Archive for February, 2009

MSN shows new interest in alliance, but does Yahoo need help?

Posted by Mario Sgambelluri on February 24th, 2009 at 12:00 am

Microsoft CEO Steve Balmer's latest comments show he still "wants to pursue some sort of search deal with Yahoo" and find a way for the two companies to "pool their resources" in the struggle against Google. (paidContent)
In case you thought this trail was getting cold, there's been a fair amount of movement this year.
But does Yahoo need the help? Yahoo has been (rather surprisingly) adding search share for the last five months, while Google's actually (rather more surprisingly) lost share recently. (Motley Fool) 
paidContent also notes new Yahoo CEO Carol Bartz feels Yahoo can do just fine on its own, as a whole. "This is not a company that needs to be pulled apart and left for the chickens," she said earlier this year.

The (micropublishing) dream is dead

Posted by Rich Cherecwich on February 24th, 2009 at 12:00 am

It was less than a month ago that Gawker Media president Nick Denton stood at the iMedia Brand Summit and proclaimed, "The results are in, the debate between optimism and pessimism is pretty much over, and the conclusion is [the outlook for 2009] does suck."
Denton seemingly proved his own point on Monday, when he announced that he had failed to find a buyer for Defamer, his Hollywood gossip blog, and that the blog will now be folded into the flagship Gawker website. "The dream of micropublishing is dead," Denton boldly declared, and he may be right on the money yet again.

Earlier this month, Denton touted Gawker Media's new larger sized banner ads as the way of the future, but ad sizes mean nothing if advertisers don't invest in niche content sites. Gawker spun off three of its worst performing blogs last April, but those have managed to survive at new homes. The fact that Denton couldn't find a buyer for Defamer, one of Gawker's most well-known blogs, signals how bad the current economy truly is.

Nielsen Numbers – Video is Everywhere

Posted by Jayant Kadambi on February 24th, 2009 at 12:00 am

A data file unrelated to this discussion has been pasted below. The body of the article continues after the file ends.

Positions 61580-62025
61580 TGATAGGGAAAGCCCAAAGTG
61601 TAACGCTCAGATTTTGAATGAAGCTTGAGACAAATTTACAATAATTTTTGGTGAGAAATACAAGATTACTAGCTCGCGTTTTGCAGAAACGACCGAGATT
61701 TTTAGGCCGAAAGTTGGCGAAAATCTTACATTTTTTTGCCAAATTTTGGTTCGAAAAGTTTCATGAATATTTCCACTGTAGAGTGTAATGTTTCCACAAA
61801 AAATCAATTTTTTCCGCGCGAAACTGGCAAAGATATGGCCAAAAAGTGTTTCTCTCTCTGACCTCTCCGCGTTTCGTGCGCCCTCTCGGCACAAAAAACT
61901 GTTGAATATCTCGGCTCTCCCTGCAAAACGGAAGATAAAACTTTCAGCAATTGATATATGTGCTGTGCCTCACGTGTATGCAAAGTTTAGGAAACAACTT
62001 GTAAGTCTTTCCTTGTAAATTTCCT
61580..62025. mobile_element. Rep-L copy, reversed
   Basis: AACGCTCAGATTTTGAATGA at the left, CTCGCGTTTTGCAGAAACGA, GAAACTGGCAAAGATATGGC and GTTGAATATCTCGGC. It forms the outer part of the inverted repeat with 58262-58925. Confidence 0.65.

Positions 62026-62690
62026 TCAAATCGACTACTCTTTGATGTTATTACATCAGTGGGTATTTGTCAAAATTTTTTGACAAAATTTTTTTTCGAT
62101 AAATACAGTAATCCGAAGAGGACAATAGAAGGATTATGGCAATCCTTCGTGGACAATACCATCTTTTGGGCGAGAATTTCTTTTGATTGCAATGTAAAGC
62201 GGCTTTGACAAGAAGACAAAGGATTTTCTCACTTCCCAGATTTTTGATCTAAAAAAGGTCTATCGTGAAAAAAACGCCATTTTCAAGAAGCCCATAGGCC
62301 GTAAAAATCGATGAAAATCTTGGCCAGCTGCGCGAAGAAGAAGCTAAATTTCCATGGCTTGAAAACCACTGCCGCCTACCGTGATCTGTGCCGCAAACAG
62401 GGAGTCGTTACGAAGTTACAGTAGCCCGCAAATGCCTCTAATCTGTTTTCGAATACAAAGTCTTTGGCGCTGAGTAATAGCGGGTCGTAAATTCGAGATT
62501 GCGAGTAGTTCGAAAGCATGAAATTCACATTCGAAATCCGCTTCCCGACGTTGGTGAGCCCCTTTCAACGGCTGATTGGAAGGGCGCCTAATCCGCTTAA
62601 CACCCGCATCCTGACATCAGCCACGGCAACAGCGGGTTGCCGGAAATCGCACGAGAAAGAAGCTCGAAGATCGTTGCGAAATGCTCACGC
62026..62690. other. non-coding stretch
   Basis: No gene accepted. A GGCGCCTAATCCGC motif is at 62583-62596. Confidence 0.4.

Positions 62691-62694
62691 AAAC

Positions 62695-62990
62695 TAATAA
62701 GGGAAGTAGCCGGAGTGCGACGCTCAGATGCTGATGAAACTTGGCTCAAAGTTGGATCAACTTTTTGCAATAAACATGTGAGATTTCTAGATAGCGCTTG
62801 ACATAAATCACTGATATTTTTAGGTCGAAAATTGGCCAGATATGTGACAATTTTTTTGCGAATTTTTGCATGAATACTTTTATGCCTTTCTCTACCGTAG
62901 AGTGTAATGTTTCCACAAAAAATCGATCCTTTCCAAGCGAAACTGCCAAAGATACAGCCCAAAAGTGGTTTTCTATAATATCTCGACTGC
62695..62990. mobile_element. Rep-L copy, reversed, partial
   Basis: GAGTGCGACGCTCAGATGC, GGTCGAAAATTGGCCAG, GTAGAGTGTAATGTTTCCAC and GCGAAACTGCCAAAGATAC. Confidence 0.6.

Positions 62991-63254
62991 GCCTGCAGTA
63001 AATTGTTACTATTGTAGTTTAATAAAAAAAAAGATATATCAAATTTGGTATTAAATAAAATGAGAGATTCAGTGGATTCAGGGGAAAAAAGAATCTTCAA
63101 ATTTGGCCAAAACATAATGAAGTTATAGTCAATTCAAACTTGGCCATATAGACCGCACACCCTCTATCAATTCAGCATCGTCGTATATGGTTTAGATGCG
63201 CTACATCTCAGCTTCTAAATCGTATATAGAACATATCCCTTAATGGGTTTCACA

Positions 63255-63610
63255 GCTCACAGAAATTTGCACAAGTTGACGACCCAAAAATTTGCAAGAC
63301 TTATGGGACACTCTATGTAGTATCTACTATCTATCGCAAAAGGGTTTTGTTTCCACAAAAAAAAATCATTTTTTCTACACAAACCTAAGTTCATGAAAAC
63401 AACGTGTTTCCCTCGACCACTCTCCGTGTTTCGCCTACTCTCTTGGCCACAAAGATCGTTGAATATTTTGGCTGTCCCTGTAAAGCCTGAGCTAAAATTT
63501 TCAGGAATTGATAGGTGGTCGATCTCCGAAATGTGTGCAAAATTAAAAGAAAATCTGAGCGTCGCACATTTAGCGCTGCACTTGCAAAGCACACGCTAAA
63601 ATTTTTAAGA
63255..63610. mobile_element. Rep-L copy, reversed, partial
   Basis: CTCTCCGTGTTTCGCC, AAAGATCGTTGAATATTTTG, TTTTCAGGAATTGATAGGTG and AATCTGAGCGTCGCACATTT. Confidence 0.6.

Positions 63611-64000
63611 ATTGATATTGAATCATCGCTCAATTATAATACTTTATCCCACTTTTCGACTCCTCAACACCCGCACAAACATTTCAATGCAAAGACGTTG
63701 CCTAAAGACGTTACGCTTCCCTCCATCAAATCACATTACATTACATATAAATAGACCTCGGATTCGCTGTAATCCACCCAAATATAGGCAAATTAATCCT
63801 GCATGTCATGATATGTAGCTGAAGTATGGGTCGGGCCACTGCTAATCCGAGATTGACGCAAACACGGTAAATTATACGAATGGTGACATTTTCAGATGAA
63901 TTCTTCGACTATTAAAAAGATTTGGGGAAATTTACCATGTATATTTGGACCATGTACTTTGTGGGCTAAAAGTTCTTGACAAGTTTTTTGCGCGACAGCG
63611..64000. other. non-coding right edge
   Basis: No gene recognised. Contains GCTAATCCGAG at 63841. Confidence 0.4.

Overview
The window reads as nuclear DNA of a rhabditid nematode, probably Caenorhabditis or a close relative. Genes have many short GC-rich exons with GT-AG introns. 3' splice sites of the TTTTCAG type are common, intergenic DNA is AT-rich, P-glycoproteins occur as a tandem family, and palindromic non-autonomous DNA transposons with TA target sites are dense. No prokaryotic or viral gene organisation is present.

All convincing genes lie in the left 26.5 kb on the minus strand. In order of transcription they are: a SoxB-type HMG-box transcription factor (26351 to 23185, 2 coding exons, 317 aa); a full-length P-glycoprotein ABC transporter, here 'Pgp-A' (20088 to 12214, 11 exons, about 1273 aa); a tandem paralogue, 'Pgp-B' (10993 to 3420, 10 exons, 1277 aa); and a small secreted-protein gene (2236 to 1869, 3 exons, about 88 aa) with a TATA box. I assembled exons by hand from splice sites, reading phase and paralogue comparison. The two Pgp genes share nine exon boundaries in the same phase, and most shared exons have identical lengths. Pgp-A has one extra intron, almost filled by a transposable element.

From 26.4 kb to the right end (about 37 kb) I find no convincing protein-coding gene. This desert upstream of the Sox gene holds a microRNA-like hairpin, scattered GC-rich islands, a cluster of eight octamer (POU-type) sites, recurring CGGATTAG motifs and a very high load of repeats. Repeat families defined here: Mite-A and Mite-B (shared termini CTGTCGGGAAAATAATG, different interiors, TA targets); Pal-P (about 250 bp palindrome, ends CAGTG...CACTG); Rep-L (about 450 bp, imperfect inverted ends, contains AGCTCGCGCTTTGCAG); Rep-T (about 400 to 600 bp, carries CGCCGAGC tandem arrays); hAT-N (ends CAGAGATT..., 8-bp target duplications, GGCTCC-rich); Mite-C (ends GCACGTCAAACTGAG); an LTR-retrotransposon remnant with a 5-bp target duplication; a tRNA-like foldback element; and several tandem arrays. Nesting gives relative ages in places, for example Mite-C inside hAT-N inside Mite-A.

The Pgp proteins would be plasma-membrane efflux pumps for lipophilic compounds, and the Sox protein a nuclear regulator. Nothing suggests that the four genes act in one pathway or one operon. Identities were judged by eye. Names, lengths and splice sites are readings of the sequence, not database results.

I guess a recession can't stop us from watching TV. Of course, it might just be because we're jobless and have nothing better to do. But being an optimist, I think it's a trend that is independent of the macro-economic disaster that we find ourselves in. Take a look at the Nielson report released yesterday, interestingly enough, titled the 3 Screen Report, measuring viewership across TV, the Internet and Mobile.
I've written recently about history lessons backing my assertion that as video is syndicated onto many formats and distribution channels and platforms, the resulting total audience grows because there are more people who have access to the video. And, content owners should stop fretting over lost revenue and instead rake in the accretive revenue.  When I find facts (or even theories) that support my own hare-brained theories, I feel compelled to drive the point home. The Nielson report shows TV viewership up, DVR viewership up and Internet and mobile video viewership up and to the right. Video consumption being up and to the right is a great trend for all of us in this business.

IAB Thinking Big and Leading the Charge

Posted by Matthew Dipietro on February 24th, 2009 at 12:00 am

I've been at the IAB Annual Meeting for the last couple of days listening to the best in the biz talk about the great issues facing all of us in the digital media and marketing ecosystem. Despite the slowing growth in our sector and the abysmal economic climate, there is still a sense of energy, passion and immediacy in the room that I wasn't expecting.
In part, I think this is due to some great leadership on the part of the IAB. Randall and Wenda, the leadership at the IAB, have outlined in a very clear way the core challenges and opportunities for our space. They're thinking big and it seems to me that publishers and marketers are beginning to agree on the challenges, at least, if not how to overcome them.
Wenda opened the conference with a plea for creativity in online advertising saying we must all move beyond the chokehold that metrics, clicks and DR mentality have had on online advertising (riffing on her now-famous "pork-belly" analogy). Via ClickZ:
"Millard also took publishers to task for surrendering their inventory to third-party ad sellers and performance-obsessed agencies that don't have their best interests at heart. She blamed ad networks... Read more

Yahoos, in the Right Place

Posted by Abe Mezrich on February 24th, 2009 at 12:00 am

Yesterday, Microsoft announced the formation of a “Publisher Leadership Council”—a consortium of “digital media executives and discipline-leading practitioners, including charter members from IAC, Dow Jones Online, The New York Times Co., Time Inc. and Viacom Inc.” to “consult on the development of Microsoft PubCenter, its next-generation advertising platform for digital media publishers.”
As Silicon Alley Insider points out, the strategy is beautifully simple: Microsoft is getting its clients to develop its next system for it. Since the clients develop the system, it’s bound to please them. And at the very least, it will get Microsoft that much closer to the folks it’s hoping to sell to.
Silicon Alley Insider praises Qi Lu, Microsoft’s new head of its Online Services Group—recently poached from Yahoo—for spearheading the project and getting his career at Microsoft off to a great start.
I’d add that a Council like this must have felt natural for a Yahoo alum. After all, Yahoo is a mighty sizeable content publisher, and Qi Lu must have spent much of his time there developing the technology to help the content network monetize better. It’s only natural that he’d realize that content publishers have an idea or two to offer  technologists who are looking... Read more